Jacki Weaver leads a lovely ensemble in the bittersweet film about queer family in "Stage Mother"
Stage Mother is the kind of film that lands at the perfect time, when we're all grieving in one way or another: for affection, for social interaction, for connection, for love and family in the time of COVID. Opening this weekend on-demand, Stage Mother stars the legendary Aussie actress Jacki Weaver, who has starred in countless films and tv series here and her home country of Australia. Weaver plays Maybelline, a conservative choir director from Texas, and estranged mother to a gay son, Rickey. After years of estrangement, Maybelline's chances of reconnection are destroyed when Rickey accidentally overdoses and dies on stage at the drag bar he owns. When Rickey's grieving partner Nathan (Arian Grenier) contacts her with the news, Maybelline flys to San Fransisco against her husband Jeb's wishes, to attend Rickey's funeral.
While in SF, Maybelline meets the members of Rickey's found family, from the rightfully furious Nathan to Rickey's best friend Sienna (the incomparable Lucy Liu) and her baby, to Rickey's drag mother Dusty Muffin (drag legend Jackie Beat) and employees at the bar. Because Rickey and Nathan weren't married and there was no will, Maybelline inherits the struggling bar and finds herself in a totally unfamiliar world, dealing with both the grief of her loss and her own guilt of not connecting with her son for all these years. As the days go by, Maybelline extends her visit, causing friction with her husband, and becomes a part of the family that Rickey left behind. She takes a trio of drag artists (played by Mya Taylor, Allister MacDonald, Oscar Moreno) and helps them learn to sing as a group, and becomes a defacto mother figure in their lives, in a way, trying to give them what she couldn't, or wouldn't give Rickey.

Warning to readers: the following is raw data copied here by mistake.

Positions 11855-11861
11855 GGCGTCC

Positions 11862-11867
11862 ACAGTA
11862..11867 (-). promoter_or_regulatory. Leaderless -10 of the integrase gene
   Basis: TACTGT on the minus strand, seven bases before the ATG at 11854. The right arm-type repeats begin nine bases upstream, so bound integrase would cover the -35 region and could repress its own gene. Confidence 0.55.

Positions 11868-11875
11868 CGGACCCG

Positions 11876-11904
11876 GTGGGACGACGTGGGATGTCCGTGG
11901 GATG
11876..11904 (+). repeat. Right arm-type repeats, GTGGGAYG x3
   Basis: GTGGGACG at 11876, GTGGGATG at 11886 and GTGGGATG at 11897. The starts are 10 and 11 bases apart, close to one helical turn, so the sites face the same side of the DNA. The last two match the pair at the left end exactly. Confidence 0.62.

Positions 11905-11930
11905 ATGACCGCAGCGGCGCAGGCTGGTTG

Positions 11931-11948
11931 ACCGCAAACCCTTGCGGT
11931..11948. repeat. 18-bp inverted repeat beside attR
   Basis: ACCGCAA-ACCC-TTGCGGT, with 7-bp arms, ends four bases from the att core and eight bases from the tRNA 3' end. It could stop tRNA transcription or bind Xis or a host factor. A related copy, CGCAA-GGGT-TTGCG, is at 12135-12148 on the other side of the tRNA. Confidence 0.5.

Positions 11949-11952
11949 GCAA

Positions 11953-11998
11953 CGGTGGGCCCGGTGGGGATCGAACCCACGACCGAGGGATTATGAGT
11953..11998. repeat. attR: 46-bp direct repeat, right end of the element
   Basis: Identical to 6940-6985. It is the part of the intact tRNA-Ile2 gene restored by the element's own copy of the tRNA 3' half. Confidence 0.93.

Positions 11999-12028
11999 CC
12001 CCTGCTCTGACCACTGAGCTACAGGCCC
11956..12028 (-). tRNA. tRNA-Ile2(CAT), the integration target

Stage Mother doesn't gloss over the fact that Maybelline, a woman who probably has a novelty towelette that says "the higher the hair, the closer to God" in her powder room, let her child down. Too scared to stand up to her domineering husband, and too mired in what other people might think about her and her family, she let years go by without ever standing up for herself and her son. As she faces her catastrophic mistakes she does everything she can to help keep Rickey's legacy alive and be a soft place to land for his friends and loved ones.
Written by Brad Henning and directed by Thom Fitzgerald (Cloudburst, 3 Needles), Stage Mother really nails it with a top-notch cast. Lucy Liu is a total pleasure as the hot mess Sienna, the first of Rickey's family to welcome Maybelline in. Mya Taylor, Allister MacDonald, and Oscar Moreno make for a sweet trio of queens, who instantly capture Maybelline's heart and the viewer's. Jackie Beat's role is on the smaller side and I wished we could have seen a little more of Dusty Muffin along the way. Adrian Grenier is capable as Nathan, though his low-key performance gets lost among the other more compelling characters.
I'd be remiss to call Stage Mother a feel-good movie, as it deals with some incredibly painful situations that far too many LGBTQ people have found themselves in. For Rickey to die without truly being known by his parents is a tragedy. One that Maybelline will be trying to make up for for the rest of her life. But there are also moments of great love, forgiveness and letting go that allow Stage Mother to really express what it means to find your family and accept them unconditionally.